27.03.2017 | Okinawa Institute of Science and Technology (OIST) Graduate University

All articles from Life Sciences >>>

The most recent press releases about innovation >>>

Die letzten 5 Focus-News des innovations-reports im Überblick:

Im Focus: Giant Magnetic Fields in the Universe

Astronomers from Bonn and Tautenburg in Thuringia (Germany) used the 100-m radio telescope at Effelsberg to observe several galaxy clusters. At the edges of these large accumulations of dark matter, stellar systems (galaxies), hot gas, and charged particles, they found magnetic fields that are exceptionally ordered over distances of many million light years. This makes them the most extended magnetic fields in the universe known so far.

The results will be published on March 22 in the journal „Astronomy & Astrophysics“.

Galaxy clusters are the largest gravitationally bound structures in the universe. With a typical extent of about 10 million light years, i.e. 100 times the...

Im Focus: Tracing down linear ubiquitination

Researchers at the Goethe University Frankfurt, together with partners from the University of Tübingen in Germany and Queen Mary University as well as Francis Crick Institute from London (UK) have developed a novel technology to decipher the secret ubiquitin code.

Ubiquitin is a small protein that can be linked to other cellular proteins, thereby controlling and modulating their functions. The attachment occurs in many...

Im Focus: Perovskite edges can be tuned for optoelectronic performance

Layered 2D material improves efficiency for solar cells and LEDs

In the eternal search for next generation high-efficiency solar cells and LEDs, scientists at Los Alamos National Laboratory and their partners are creating...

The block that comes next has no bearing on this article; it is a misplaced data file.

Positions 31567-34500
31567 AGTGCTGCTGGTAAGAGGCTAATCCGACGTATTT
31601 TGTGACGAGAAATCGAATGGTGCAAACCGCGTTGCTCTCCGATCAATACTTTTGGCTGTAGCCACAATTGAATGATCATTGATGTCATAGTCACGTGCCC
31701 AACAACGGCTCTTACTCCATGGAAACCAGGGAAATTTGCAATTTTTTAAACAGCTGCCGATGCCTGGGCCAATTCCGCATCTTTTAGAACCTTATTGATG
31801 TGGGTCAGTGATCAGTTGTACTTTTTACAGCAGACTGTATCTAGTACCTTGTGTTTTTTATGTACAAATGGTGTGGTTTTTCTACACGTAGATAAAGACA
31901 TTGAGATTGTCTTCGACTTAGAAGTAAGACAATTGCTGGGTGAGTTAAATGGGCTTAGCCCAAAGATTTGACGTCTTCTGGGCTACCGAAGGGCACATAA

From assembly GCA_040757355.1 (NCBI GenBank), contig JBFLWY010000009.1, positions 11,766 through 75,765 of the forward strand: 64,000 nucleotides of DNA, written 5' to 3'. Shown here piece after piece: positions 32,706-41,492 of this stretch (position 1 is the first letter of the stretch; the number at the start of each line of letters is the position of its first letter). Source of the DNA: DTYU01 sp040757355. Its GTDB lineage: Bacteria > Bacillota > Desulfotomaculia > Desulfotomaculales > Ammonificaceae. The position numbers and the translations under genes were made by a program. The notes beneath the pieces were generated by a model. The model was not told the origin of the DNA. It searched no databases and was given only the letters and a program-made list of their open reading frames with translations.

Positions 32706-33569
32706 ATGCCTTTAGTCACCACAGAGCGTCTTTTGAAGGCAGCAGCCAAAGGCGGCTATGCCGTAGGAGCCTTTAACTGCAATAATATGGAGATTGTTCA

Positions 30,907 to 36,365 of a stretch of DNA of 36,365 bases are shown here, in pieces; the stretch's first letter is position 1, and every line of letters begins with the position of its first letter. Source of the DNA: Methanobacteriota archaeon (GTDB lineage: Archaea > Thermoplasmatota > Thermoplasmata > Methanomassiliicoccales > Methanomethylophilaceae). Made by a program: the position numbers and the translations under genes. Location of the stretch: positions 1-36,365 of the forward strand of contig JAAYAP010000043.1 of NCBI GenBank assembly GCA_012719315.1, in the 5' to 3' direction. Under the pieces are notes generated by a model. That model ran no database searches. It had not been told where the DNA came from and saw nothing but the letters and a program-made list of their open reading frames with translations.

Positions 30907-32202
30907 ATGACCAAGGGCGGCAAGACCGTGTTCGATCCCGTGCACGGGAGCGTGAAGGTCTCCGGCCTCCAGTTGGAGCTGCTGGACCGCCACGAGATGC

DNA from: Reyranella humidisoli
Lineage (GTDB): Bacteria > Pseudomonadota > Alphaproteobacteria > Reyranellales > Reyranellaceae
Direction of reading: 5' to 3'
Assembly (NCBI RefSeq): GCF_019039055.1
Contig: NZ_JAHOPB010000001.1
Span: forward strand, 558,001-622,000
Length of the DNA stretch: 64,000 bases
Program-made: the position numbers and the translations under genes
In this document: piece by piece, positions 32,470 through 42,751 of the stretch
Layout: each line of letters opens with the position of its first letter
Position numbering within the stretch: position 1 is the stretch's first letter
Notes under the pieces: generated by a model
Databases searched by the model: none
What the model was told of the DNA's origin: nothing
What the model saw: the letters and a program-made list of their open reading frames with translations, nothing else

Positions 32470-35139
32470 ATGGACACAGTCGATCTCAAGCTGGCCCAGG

Im Focus: Polymer-coated silicon nanosheets as alternative to graphene: A perfect team for nanoelectronics

Silicon nanosheets are thin, two-dimensional layers with exceptional optoelectronic properties very similar to those of graphene. Albeit, the nanosheets are less stable. Now researchers at the Technical University of Munich (TUM) have, for the first time ever, produced a composite material combining silicon nanosheets and a polymer that is both UV-resistant and easy to process. This brings the scientists a significant step closer to industrial applications like flexible displays and photosensors.

Silicon nanosheets are thin, two-dimensional layers with exceptional optoelectronic properties very similar to those of graphene. Albeit, the nanosheets are...

Im Focus: Researchers Imitate Molecular Crowding in Cells

Enzymes behave differently in a test tube compared with the molecular scrum of a living cell. Chemists from the University of Basel have now been able to simulate these confined natural conditions in artificial vesicles for the first time. As reported in the academic journal Small, the results are offering better insight into the development of nanoreactors and artificial organelles.

Enzymes behave differently in a test tube compared with the molecular scrum of a living cell. Chemists from the University of Basel have now been able to...

All Focus news of the innovation-report >>>

Anzeige

Anzeige

Event News

International Land Use Symposium ILUS 2017: Call for Abstracts and Registration open

20.03.2017 | Event News

CONNECT 2017: International congress on connective tissue

14.03.2017 | Event News

ICTM Conference: Turbine Construction between Big Data and Additive Manufacturing

07.03.2017 | Event News

 
Latest News

Northern oceans pumped CO2 into the atmosphere

27.03.2017 | Earth Sciences

Fingerprint' technique spots frog populations at risk from pollution

27.03.2017 | Life Sciences

Big data approach to predict protein structure

27.03.2017 | Life Sciences

VideoLinks
B2B-VideoLinks
More VideoLinks >>>